Japan will have around 10 minutes to warn its citizens that a nuclear attack is coming.
But in the event it's ever targeted in this way by North Korea, people could have even less time than that to flee to safety, according to news.com.au.
The country's authorities have issued guidelines on what to do if a nuclear missile hits its shores as tensions remain high across the region.
The Cabinet Secretariat Civil Protection Portal Site reveals how the public will be notified of an impending attack under the country's J-Alert system.
The nationwide system, introduced in 2007 to warn its citizens of a disaster or threat, is designed to co-ordinate an emergency response and also provides information on what to do in the case of an evacuation.
Details of a disaster or attack are broadcast via satellite, phone and via the internet to disaster management authorities who then relay warnings via loud speakers, emergency broadcast channels and mobile alerts.
The Cabinet Secretariat Civil Protection Portal Site has seen a surge of visitors in recent weeks as fears grow over Pyongyang's nuclear and missile tests.
According to The Independent, Japan's civil defence website had 5.7 million visitors in the first 23 days of April alone.
The site makes clear while risk of a full scale invasion remains the lowest it has been in 10 years, "Japan is facing urgent new threats to peace and security and diverse situations, including the proliferation of weapons of mass destruction and ballistic missiles."
However if a missile attack does take place, the Protecting Ourselves Against Armed Attacks and Terrorism document found on the site urges people to find a strong concrete building to find safety or head underground.
People should also take cover under something like a table while avoiding windows and doors.
Citing a missile launch in February last year which took 10 minutes to travel 1600km and fly over Okinawa, the Japan Times reveals just how quickly it could hit the island.
The advice comes as prefectural disaster and crisis officials held a meeting in Tokyo last week where they were urged to make additional plans to establish their own response teams and plans.
Osaka Mayor Hirofumi Yoshimura announced he will establish a response team in the event of a North Korean attack and said it would include officials involved in crisis management, the Japan Times reported.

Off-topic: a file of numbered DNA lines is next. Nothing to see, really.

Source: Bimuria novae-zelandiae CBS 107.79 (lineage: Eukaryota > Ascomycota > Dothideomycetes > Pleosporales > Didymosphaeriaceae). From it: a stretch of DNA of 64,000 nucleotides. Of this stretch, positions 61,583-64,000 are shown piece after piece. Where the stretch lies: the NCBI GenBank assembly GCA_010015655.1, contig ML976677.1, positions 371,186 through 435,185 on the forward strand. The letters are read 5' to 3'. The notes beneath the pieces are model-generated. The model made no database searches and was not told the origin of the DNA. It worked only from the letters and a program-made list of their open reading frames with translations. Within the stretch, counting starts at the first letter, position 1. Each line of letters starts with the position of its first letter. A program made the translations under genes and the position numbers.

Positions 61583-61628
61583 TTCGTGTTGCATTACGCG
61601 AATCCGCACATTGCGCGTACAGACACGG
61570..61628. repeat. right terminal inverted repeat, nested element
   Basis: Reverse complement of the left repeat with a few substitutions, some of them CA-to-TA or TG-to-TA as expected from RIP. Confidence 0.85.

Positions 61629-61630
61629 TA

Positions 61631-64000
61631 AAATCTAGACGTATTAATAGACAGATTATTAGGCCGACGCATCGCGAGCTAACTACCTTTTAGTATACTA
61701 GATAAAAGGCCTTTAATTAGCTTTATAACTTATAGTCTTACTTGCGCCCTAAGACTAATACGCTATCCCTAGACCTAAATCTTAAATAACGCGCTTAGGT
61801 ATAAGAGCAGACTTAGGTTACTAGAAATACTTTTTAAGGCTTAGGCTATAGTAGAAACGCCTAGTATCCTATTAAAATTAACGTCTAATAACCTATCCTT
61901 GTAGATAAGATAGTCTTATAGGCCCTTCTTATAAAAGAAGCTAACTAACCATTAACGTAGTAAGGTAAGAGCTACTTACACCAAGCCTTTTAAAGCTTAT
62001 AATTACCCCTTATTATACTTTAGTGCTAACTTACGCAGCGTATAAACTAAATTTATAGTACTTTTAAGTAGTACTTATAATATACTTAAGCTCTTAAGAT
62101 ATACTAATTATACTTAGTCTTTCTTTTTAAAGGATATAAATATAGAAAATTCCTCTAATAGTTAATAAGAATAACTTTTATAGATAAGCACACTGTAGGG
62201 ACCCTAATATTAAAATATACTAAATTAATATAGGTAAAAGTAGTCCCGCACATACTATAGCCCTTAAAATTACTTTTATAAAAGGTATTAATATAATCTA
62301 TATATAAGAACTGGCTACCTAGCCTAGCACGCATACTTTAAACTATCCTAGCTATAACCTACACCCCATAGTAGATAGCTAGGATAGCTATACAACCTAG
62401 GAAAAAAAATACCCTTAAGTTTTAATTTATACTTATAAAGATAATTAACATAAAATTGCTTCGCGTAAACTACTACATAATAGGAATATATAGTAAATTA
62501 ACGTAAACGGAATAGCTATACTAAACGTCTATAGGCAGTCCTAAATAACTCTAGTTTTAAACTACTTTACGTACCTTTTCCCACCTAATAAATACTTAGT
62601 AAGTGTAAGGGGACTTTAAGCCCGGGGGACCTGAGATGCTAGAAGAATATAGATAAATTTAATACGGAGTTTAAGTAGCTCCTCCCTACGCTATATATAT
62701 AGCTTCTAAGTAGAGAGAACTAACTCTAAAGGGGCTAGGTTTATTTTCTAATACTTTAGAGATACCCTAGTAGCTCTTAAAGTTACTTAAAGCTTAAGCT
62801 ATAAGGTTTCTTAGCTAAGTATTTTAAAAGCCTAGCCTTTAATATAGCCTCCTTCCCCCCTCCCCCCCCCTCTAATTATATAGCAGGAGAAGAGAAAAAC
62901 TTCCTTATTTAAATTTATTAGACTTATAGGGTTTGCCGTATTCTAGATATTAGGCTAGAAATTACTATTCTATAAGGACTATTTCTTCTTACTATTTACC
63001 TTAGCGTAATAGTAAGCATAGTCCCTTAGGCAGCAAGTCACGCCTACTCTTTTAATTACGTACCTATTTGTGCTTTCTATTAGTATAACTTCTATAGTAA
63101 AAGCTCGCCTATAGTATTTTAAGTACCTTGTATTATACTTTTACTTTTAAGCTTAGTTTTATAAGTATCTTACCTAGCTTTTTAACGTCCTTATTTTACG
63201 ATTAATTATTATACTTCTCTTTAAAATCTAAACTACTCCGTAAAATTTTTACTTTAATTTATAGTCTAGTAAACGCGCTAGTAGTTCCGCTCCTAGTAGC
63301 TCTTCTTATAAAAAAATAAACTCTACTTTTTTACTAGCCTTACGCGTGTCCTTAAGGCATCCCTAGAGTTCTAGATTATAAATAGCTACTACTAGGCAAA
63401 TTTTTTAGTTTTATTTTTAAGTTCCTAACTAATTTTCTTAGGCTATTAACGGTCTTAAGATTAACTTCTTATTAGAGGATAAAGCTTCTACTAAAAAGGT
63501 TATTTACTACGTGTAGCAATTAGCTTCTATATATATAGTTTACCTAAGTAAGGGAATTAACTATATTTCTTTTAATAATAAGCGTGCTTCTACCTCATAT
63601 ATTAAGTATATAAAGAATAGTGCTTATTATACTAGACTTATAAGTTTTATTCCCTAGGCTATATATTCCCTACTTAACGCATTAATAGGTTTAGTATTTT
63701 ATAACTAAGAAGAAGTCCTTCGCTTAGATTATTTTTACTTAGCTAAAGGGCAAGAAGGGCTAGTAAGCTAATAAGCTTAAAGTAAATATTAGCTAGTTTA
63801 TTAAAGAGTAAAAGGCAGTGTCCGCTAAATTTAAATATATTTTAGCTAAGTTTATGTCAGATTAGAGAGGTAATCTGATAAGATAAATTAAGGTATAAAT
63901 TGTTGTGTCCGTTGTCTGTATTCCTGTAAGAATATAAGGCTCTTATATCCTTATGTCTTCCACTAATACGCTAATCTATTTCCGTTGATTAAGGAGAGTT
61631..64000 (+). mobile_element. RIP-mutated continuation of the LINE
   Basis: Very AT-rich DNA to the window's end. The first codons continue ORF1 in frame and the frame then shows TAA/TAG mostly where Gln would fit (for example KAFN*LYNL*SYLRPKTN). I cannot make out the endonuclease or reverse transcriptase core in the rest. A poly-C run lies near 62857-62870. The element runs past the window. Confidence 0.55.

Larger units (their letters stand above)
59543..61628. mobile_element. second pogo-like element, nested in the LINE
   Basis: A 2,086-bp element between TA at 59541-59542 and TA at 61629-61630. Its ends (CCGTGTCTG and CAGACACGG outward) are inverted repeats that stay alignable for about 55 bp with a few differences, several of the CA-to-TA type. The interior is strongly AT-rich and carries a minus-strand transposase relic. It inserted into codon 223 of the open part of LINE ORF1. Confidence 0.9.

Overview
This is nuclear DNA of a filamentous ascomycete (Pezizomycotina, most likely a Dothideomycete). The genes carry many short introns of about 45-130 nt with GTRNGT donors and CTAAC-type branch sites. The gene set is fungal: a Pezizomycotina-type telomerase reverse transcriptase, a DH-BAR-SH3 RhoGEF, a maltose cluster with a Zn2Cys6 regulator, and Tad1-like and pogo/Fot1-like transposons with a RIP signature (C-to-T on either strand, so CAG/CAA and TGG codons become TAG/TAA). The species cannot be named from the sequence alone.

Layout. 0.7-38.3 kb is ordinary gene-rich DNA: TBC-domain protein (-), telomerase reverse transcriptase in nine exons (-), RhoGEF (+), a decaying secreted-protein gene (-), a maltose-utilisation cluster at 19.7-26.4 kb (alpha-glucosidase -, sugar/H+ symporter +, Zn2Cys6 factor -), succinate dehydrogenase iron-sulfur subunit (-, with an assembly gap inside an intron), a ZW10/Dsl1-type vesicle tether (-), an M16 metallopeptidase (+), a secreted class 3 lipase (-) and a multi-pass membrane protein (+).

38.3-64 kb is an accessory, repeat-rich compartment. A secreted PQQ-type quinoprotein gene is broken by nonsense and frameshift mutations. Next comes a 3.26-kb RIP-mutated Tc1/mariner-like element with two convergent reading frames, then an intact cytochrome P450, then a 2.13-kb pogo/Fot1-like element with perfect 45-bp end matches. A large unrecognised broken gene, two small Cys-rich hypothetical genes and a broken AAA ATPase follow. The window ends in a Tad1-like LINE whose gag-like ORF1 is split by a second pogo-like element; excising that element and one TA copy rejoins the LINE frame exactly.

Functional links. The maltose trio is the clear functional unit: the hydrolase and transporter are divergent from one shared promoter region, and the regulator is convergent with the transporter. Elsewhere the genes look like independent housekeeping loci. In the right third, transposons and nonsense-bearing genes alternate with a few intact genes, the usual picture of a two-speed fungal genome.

But Yoshimura warned there would be almost no time to respond and people may not have as much time as they think to escape to safety.
"A missile may not be detected as soon as it leaves the launch pad and that could take several minutes," he said.
"Depending on the case, the warnings and alarms might only sound four or five minutes before a missile arrives."
'Point of no return'
Japan isn't the only world power concerned about North Korea's nuclear ambitions.
US President Donald Trump told members of the United Nations Security Council at the White House that the "status quo" on North Korea is "unacceptable" and urged it to impose additional and stronger sanctions on Pyongyang.
And China's official newspaper Global Times, controlled by the ruling Communist Party, has also warned North Korea will cross the point of no return if it carries out another nuclear test.
Similar concerns were echoed as top nuclear envoys from Japan, South Korea and the United States met in Tokyo yesterday and vowed "stern action" against any fresh North Korean provocations.
US special representative Joseph Yun said he discussed American policy to "enhance pressure" on Pyongyang "because we really do not believe that North Korea is ready to engage us towards denuclearisation".
Meanwhile North Korea held major live-fire drills to mark the 85th founding anniversary of its military.
South Korea's Yonhap news agency cited a government source as saying the exercise was the North's "largest ever".
"Signs are detected that North Korea's military is conducting a large-scale drill around the eastern port city of Wonsan on the anniversary," a source told Yonhap News.